The unplanned benefit was that the whole project almost became an exploration on how to take notes from books. I didn’t set out with that explicit intention, but because I had the whole range of dead tree books, audio books and kindle/digital books at my disposal I tried out different techniques of note-taking to find a way that suited me best.
It’s a bit meta, but it turned out to be just as valuable learning for me as the contents of the books themselves.
Book 1 – Refuse to Choose by Barbara Sher, physical book
Note-taking strategy: Underlining with pencil
This was a standard dead tree book, where I underlined interesting passages in pencil while I read it. After I finished the whole book, I went through it again to enter my underlined passages into my digital notes.
The reason I used a pencil is because that’s erasable. I could never to something irreversible to a book, like using a physical neon highlighter pen. I shudder just to think about it.
Verdict: Tedious to enter notes digitally
This had the drawback that I took a bit too much time before I got back to extracting my takeaways. I already started reading my next book, and I had lost the mind-space of the first book. It felt very time consuming and tedious to manually write my quotes and summary of the book after I finished reading.
This was where I learnt that it’s not enough to read a book in one week. Ideally I would read it in 5 days and focus the final 2 days on extracting notes and thoughts. At least if it’s a physical book like this.
Book 2 – Company of One by Paul Jarvis, physical book
Note-taking strategy: Underlining + writing commentary
Starting the same as the first one, this was a standard dead tree book and I used pencil to underline passages. What I added was to write digital notes of thoughts and comments as I went along. I didn’t only underline the author’s thoughts, I captured my own to go along with it.
Verdict: Same as book 1, tedious afterwards
I still had the tedious process of going through the book after it was finished to extract the underlined passages and enter into my digital notes system.
Book 3 – Flow by Mihaly Csikscentmihalyi, physical book (borrowed)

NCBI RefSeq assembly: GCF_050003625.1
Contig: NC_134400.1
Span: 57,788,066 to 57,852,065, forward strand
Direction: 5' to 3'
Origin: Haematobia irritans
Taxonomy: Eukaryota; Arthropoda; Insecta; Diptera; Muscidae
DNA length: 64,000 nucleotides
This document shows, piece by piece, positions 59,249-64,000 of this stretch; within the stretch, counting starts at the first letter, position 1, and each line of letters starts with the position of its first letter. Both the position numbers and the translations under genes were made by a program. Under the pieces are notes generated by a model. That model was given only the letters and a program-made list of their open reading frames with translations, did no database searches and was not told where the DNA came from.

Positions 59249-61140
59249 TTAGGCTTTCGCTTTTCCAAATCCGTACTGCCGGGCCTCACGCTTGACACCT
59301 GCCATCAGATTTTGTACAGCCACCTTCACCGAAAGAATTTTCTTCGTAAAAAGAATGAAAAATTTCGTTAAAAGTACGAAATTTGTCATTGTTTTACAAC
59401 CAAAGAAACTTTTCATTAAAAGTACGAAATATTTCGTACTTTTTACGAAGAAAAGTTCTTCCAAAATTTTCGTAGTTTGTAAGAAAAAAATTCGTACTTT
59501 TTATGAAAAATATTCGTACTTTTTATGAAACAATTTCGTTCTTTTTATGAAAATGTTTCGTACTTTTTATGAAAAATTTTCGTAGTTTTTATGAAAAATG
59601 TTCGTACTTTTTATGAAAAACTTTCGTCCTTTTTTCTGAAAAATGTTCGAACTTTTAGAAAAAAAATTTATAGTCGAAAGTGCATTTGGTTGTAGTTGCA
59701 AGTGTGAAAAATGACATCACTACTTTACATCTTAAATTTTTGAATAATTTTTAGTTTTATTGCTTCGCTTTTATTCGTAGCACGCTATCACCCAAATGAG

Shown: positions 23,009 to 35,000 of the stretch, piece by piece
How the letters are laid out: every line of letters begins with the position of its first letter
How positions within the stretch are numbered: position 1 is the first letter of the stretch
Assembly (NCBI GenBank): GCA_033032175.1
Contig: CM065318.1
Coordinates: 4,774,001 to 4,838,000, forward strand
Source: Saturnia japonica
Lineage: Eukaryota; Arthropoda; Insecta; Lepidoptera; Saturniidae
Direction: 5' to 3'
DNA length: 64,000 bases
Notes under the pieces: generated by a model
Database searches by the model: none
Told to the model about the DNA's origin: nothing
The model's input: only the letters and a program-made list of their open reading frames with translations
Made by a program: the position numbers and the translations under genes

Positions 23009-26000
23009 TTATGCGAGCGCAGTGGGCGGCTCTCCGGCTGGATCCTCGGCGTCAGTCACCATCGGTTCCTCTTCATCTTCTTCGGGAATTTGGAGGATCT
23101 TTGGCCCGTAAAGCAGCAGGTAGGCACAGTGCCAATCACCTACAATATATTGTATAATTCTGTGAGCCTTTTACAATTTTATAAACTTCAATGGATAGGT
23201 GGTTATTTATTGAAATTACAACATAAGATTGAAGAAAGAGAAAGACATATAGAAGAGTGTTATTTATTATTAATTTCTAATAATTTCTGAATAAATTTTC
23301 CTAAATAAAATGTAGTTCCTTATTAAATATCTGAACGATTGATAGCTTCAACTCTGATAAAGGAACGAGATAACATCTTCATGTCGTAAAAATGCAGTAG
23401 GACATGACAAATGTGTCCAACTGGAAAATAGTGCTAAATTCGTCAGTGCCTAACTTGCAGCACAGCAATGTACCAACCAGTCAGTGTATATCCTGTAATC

Note-taking strategy: Screenshot text and highlight digitally on the photo
I borrowed my third book from my father, which had the drawback that he already had underlined passages that he found interesting. That meant that because I would need to return the book, I needed a different way of capturing interesting passages.
I took a picture of the page with my phone, and used photo annotation tools to highlight the passage that was interesting. These pictures all go together in my digital notes – in Evernote in my case.
Verdict: great for note context, bad for reading experience
This had the drawback of generating lots and lots of pictures. I ran into the note size limit of Evernote and had to split it up into two separate notes. The benefit is that I automatically got the sentences before and after my highlight so I always got it in context.
That’s good because I no longer have the book. This way of note-taking would be useful for things like library books, where you don’t own the book and can’t easily look things up if you want more context or info.
I do think that it would be beneficial to go back and actually extract only the highlighted sentences into a text note one day, but this will do for now. Evernote’s OCR works fine so I can still search in the text within the pictures.
But constantly stopping and taking pictures of passages was highly disruptive. It was interfering with my reading flow and thus enjoyment of the book. This felt more like studying than reading for pleasure. I would not opt to do this again unless I needed to.
Book 4 – Indistractable by Nir Eyal, audio book
Note-taking strategy: use the clip and annotate functions in Audible
The fourth book was an audio book from Audible. I listened during my lunch breaks and commute to work. I used both the clip feature, where you can set a bookmark with entry and exit points just around the section you want to refer back to, and the ability to write text notes to go together with that clip.
The clip was the author’s words, and the notes was my own thoughts and commentary.
Verdict: listening was a pleasure, note-taking a bit cumbersome
To listen while commuting or having lunch was an excellent way to get some reading in. I didn’t need to sit down after work to read, I had already done that during the day. This way I also got much more than 20 minutes in per day, and I did finish this book during one week only.